Bridging the Gap Between the Classroom and the Clerkship: A Clinical Reasoning Curriculum for Third-Year Medical Students

Research output: Contribution to journalArticle

Abstract

Introduction: Clinical reasoning is the complex cognitive process that drives the diagnosis of disease and treatment of patients. There is a national call for medical educators to develop clinical reasoning curricula in undergraduate medical education. To address this need, we developed a longitudinal clinical reasoning curriculum for internal medicine clerkship students. Methods: We delivered six 1-hour sessions to approximately 40 students over the 15-week combined medicine-surgery clerkship at Penn State College of Medicine. We developed the content using previous work in clinical reasoning, including the American College of Physicians' Teaching Medicine Series book Teaching Clinical Reasoning. Students applied a clinical reasoning diagnostic framework to written cases during each workshop. Each session followed a scaffold approach and built upon previously learned clinical reasoning skills. We administered a pre- and postsurvey to assess students' baseline knowledge of clinical reasoning concepts and perceived confidence in performing clinical reasoning skills. Students also provided open-ended responses regarding the effectiveness of the curriculum. Results: The curriculum was well received by students and led to increased perceived knowledge of clinical reasoning concepts and increased confidence in applying clinical reasoning skills. Students commented on the usefulness of practicing clinical reasoning in a controlled environment while utilizing a framework that could be deliberately applied to patient care. Discussion: The longitudinal clinical reasoning curriculum was effective in reinforcing key concepts of clinical reasoning and allowed for deliberate practice in a controlled environment. The curriculum is generalizable to students in both the preclinical and clinical years.

Original languageEnglish (US)
Number of pages1
JournalMedEdPORTAL : the journal of teaching and learning resources
Volume15
DOIs
StatePublished - Jan 25 2019

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Clinical Clerkship
Medical Students
Curriculum
Students
Clinical Competence
Controlled Environment
Teaching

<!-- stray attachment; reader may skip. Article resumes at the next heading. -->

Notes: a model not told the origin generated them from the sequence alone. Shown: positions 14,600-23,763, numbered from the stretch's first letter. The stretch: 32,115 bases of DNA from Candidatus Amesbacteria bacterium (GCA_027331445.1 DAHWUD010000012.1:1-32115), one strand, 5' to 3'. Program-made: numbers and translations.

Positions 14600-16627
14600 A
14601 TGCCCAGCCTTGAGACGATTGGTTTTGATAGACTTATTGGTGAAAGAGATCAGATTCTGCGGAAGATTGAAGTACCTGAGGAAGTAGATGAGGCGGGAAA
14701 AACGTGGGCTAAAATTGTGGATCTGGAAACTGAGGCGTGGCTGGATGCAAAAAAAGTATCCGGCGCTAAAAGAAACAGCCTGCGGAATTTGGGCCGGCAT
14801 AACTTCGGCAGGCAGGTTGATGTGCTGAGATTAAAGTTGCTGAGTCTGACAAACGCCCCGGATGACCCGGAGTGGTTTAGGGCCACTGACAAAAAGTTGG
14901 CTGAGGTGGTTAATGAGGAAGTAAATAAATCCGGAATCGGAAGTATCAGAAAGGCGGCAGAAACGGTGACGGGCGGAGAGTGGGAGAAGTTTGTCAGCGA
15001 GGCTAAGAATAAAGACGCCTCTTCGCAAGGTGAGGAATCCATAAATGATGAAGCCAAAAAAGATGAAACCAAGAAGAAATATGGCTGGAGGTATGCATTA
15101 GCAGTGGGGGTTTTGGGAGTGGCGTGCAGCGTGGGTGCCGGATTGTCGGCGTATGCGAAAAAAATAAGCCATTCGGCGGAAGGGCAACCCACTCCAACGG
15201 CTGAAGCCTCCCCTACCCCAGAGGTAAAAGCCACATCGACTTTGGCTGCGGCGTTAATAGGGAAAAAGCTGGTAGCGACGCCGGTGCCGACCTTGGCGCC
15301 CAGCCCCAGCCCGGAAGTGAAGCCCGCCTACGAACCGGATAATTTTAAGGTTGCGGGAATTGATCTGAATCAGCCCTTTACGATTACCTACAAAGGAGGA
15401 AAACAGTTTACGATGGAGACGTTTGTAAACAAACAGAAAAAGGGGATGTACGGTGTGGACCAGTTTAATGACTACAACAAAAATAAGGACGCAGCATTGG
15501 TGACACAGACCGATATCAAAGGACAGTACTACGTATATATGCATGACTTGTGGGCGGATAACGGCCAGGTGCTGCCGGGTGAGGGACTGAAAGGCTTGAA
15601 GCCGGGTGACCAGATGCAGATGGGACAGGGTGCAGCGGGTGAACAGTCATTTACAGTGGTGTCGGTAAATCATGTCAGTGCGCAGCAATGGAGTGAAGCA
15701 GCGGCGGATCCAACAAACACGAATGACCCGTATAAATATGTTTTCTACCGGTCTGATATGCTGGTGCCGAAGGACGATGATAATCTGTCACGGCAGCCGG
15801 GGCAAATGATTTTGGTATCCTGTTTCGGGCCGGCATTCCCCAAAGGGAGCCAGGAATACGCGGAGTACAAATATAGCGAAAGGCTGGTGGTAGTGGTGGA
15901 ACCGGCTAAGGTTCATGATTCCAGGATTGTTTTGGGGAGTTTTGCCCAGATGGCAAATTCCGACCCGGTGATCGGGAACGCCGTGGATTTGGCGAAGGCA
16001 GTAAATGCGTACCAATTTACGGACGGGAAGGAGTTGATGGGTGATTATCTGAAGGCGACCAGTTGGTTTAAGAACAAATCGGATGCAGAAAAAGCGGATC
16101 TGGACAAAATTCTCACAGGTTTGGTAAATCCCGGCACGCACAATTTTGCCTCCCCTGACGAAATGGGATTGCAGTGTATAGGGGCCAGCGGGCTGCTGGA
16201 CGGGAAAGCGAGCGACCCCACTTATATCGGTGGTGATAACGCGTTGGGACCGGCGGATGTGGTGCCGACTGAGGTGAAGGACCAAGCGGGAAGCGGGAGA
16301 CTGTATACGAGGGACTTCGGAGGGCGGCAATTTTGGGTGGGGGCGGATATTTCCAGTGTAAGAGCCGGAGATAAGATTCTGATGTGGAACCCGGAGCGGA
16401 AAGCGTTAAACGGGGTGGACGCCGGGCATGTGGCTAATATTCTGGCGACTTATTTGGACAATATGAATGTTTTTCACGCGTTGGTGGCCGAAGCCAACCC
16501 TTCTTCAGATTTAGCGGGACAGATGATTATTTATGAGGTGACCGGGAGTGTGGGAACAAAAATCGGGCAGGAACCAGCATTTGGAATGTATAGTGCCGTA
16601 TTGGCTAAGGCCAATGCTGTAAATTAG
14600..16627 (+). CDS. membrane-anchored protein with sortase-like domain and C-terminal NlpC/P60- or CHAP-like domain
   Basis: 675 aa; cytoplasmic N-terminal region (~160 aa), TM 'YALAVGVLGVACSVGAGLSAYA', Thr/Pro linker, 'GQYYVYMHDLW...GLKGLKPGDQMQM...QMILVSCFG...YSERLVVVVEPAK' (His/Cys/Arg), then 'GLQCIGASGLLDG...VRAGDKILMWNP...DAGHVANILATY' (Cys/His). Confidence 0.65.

Medicine
State Medicine
Undergraduate Medical Education
Internal Medicine
Patient Care
Physicians
Education

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title = "Bridging the Gap Between the Classroom and the Clerkship: A Clinical Reasoning Curriculum for Third-Year Medical Students",
abstract = "Introduction: Clinical reasoning is the complex cognitive process that drives the diagnosis of disease and treatment of patients. There is a national call for medical educators to develop clinical reasoning curricula in undergraduate medical education. To address this need, we developed a longitudinal clinical reasoning curriculum for internal medicine clerkship students. Methods: We delivered six 1-hour sessions to approximately 40 students over the 15-week combined medicine-surgery clerkship at Penn State College of Medicine. We developed the content using previous work in clinical reasoning, including the American College of Physicians' Teaching Medicine Series book Teaching Clinical Reasoning. Students applied a clinical reasoning diagnostic framework to written cases during each workshop. Each session followed a scaffold approach and built upon previously learned clinical reasoning skills. We administered a pre- and postsurvey to assess students' baseline knowledge of clinical reasoning concepts and perceived confidence in performing clinical reasoning skills. Students also provided open-ended responses regarding the effectiveness of the curriculum. Results: The curriculum was well received by students and led to increased perceived knowledge of clinical reasoning concepts and increased confidence in applying clinical reasoning skills. Students commented on the usefulness of practicing clinical reasoning in a controlled environment while utilizing a framework that could be deliberately applied to patient care. Discussion: The longitudinal clinical reasoning curriculum was effective in reinforcing key concepts of clinical reasoning and allowed for deliberate practice in a controlled environment. The curriculum is generalizable to students in both the preclinical and clinical years.",
author = "Nicholas Duca and Susan Glod",
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